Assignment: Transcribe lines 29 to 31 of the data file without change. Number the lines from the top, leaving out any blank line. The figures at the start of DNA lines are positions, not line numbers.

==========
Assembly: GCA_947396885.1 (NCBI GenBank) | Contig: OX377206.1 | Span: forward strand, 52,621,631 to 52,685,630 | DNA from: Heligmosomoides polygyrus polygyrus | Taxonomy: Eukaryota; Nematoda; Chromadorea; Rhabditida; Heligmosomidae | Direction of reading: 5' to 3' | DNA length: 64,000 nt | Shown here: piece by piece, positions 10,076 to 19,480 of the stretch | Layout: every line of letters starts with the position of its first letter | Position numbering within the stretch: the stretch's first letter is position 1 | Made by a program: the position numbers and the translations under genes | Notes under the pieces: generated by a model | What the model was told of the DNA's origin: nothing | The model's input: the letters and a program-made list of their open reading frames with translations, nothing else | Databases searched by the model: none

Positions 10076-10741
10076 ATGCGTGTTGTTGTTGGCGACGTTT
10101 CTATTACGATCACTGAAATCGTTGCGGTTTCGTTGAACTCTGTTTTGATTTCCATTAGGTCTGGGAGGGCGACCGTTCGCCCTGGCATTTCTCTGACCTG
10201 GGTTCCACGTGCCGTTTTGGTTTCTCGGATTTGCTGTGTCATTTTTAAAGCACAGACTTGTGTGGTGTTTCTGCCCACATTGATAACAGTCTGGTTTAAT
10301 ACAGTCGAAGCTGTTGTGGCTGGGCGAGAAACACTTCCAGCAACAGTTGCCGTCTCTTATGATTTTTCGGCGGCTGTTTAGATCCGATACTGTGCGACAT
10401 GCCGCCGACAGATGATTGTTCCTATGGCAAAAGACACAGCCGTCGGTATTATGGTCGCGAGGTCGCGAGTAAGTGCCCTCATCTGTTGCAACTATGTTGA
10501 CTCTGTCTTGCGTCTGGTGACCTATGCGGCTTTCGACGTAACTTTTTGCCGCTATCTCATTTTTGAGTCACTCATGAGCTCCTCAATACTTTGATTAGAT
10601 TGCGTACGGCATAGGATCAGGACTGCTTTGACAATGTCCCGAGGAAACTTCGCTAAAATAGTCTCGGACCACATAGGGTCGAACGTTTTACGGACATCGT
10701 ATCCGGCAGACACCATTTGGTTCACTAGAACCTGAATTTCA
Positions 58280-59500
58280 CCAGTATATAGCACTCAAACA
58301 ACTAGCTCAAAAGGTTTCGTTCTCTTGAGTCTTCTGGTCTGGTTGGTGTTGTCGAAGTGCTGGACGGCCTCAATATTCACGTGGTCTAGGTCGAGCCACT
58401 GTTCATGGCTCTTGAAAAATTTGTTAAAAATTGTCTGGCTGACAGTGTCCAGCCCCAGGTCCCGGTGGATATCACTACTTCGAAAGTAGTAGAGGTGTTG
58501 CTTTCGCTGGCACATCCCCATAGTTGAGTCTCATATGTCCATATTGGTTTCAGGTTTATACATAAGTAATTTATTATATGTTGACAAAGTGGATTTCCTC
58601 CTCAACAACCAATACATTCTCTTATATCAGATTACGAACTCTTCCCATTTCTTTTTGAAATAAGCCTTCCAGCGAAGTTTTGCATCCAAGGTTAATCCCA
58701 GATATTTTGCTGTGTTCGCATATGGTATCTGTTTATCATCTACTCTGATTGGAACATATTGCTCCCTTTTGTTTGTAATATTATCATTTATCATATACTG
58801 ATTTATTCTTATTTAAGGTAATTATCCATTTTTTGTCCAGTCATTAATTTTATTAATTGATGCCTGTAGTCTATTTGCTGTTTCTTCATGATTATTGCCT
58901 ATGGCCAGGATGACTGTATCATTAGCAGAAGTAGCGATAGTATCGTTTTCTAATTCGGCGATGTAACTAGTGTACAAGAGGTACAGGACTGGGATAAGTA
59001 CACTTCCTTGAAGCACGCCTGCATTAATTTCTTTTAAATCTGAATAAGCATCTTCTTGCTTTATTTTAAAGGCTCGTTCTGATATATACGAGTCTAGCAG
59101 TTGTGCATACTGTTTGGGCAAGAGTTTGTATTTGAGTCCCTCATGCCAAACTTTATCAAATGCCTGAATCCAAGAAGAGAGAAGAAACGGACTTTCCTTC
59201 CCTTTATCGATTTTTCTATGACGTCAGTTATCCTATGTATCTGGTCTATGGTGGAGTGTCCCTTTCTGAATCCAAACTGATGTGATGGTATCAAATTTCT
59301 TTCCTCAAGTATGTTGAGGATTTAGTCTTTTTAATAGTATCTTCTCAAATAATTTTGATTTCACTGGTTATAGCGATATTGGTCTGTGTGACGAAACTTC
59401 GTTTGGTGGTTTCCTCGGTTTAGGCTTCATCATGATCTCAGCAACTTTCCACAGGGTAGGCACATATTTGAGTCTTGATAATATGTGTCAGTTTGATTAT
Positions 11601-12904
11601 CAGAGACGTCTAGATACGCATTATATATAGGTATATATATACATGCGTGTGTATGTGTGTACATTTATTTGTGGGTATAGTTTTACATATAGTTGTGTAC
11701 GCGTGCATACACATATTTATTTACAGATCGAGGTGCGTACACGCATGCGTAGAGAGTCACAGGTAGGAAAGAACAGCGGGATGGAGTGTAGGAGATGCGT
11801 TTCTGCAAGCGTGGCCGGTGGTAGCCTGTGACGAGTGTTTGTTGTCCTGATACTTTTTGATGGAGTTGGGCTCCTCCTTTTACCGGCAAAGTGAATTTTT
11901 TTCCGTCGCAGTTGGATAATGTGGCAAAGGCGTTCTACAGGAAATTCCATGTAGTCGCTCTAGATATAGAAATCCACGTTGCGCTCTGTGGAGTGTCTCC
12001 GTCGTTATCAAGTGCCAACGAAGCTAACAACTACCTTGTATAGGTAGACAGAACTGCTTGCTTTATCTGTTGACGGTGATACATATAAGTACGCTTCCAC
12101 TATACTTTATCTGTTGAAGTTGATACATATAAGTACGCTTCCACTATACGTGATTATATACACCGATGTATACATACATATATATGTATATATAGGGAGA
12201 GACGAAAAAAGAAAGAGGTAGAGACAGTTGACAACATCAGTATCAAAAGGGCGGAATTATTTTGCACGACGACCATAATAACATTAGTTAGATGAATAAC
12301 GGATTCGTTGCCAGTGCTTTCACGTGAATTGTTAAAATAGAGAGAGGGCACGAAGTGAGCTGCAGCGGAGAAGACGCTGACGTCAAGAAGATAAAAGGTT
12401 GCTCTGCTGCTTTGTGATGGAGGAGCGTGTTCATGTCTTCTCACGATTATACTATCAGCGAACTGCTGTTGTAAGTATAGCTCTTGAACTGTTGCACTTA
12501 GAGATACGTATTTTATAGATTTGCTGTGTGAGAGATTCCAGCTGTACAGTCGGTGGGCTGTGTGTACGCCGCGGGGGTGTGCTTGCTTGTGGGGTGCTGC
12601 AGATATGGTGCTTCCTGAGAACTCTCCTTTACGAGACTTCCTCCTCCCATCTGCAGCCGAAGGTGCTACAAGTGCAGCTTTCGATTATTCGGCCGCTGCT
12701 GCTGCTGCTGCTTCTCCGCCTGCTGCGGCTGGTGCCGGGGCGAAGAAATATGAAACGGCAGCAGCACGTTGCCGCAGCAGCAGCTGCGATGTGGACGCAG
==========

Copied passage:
11901 TTCCGTCGCAGTTGGATAATGTGGCAAAGGCGTTCTACAGGAAATTCCATGTAGTCGCTCTAGATATAGAAATCCACGTTGCGCTCTGTGGAGTGTCTCC
12001 GTCGTTATCAAGTGCCAACGAAGCTAACAACTACCTTGTATAGGTAGACAGAACTGCTTGCTTTATCTGTTGACGGTGATACATATAAGTACGCTTCCAC
12101 TATACTTTATCTGTTGAAGTTGATACATATAAGTACGCTTCCACTATACGTGATTATATACACCGATGTATACATACATATATATGTATATATAGGGAGA